Monthly Archives: March 2009

Virtual Geek: VMFS Best Practices and Counter-FUD

Check out this nice post about VMFS misconceptions on the Virtual Geek Blog

VMware Virtual User Group

Virtual-Al mentioned the possibility of a VMware Virtual User Group, similar to a Powershell Virtual User Group that has been around for a while.  He started a quick, seven question survey to measure interest. Please click here to take the survey.

Virtualization and Security

Security is huge when it comes to virtualization. The extra moving parts require a special care and feeding.  The Defense Information Services Agency is basically the IT department for the US Defence Department. They have an arm, called the Information Assurance Support Environment. The IASE is a has some serious information about securing any system. They post Security Technical Implementation Guides (STIGS) and Security Checklists that are very comprehensive. They even have STIGs and Checklists for all the different versions of winders. Some of the information is specific to the DoD, but those things, like certificates, etc. still have a place in any IT shop. I subscribe to their newsletter, so they just came to mind again because they posted a Draft XenApp STIG. I glanced at the docs, but they look pretty deep and I have reading narcolepsy…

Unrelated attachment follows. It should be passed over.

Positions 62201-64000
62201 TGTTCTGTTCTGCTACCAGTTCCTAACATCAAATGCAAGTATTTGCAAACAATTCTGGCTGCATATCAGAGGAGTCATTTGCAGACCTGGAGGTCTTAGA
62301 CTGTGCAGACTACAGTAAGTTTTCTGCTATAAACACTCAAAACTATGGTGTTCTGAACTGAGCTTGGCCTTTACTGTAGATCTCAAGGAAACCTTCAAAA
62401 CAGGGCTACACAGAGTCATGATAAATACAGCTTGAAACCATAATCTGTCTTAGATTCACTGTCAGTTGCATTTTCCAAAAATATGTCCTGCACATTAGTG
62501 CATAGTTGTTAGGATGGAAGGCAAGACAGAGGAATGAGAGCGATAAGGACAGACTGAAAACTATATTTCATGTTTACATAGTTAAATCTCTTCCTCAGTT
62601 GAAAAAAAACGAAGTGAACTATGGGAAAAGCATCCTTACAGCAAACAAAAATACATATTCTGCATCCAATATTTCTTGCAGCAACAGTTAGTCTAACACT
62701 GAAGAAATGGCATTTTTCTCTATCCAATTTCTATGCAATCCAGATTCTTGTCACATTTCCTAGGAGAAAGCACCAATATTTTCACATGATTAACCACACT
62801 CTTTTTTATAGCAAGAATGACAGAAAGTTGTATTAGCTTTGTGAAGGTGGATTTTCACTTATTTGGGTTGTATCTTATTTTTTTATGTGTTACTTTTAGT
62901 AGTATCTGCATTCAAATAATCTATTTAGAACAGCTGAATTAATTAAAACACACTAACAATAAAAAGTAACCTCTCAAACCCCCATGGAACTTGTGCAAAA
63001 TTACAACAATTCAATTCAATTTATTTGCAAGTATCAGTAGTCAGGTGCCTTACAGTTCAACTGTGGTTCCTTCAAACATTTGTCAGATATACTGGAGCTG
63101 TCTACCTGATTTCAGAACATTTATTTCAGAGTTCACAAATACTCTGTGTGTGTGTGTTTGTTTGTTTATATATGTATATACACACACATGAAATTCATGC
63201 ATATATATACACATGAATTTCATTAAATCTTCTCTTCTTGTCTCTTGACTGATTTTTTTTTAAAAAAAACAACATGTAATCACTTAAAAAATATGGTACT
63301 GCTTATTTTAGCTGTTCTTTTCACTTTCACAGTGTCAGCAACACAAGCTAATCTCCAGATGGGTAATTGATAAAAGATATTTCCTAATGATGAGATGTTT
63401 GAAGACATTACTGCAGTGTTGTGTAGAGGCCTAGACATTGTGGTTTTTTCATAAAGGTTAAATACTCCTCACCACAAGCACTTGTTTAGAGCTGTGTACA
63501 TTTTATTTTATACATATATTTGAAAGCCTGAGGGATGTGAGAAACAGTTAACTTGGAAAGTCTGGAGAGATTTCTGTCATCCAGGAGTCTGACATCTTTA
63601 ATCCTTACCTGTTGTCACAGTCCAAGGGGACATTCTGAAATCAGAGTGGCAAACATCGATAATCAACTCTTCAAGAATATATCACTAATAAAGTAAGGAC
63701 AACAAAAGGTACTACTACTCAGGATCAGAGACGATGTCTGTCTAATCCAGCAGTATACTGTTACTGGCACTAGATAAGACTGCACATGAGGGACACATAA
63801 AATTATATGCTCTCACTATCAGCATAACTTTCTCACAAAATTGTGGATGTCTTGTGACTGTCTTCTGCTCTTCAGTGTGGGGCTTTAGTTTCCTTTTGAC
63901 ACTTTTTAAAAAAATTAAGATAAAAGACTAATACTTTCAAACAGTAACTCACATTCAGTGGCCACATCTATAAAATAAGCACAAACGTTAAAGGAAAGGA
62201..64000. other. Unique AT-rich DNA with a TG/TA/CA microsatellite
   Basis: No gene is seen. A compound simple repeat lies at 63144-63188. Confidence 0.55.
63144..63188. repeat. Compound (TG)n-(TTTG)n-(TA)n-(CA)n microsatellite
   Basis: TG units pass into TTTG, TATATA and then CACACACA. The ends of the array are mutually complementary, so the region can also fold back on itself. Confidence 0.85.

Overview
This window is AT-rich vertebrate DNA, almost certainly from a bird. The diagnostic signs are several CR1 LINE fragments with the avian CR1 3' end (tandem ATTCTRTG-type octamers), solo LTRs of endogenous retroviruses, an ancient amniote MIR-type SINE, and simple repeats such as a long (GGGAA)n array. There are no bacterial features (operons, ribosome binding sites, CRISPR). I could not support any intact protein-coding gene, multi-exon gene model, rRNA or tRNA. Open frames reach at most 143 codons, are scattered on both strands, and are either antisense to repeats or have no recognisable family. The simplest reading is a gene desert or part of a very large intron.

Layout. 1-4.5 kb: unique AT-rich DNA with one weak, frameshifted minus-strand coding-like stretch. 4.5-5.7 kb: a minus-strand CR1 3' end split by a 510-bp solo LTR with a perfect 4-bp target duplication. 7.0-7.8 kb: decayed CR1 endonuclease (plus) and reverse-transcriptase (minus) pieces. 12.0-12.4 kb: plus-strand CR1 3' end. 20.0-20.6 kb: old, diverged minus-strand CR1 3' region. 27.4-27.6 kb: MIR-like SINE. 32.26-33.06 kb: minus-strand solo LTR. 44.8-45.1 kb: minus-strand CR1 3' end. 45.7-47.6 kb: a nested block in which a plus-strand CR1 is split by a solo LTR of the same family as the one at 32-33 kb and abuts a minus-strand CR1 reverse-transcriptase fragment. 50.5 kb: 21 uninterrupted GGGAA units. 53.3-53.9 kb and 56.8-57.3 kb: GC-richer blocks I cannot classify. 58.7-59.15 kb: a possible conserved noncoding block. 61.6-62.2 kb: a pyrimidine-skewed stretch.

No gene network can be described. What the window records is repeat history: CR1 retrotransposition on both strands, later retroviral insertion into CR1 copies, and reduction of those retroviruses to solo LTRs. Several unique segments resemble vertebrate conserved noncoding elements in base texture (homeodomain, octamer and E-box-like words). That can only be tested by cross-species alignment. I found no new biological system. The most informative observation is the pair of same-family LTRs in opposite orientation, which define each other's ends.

So, why do I bring this up? They also posted a STIG for ESX Server a while ago and recently posted an updated Security Checklist for ESX. I know that Sid used these as a guide for his kickstart / post installation script. When coupled with the Unix STIG and Checklist, you will get a very secure system. So go check them out. They a free and that is my favorite price. So go get some.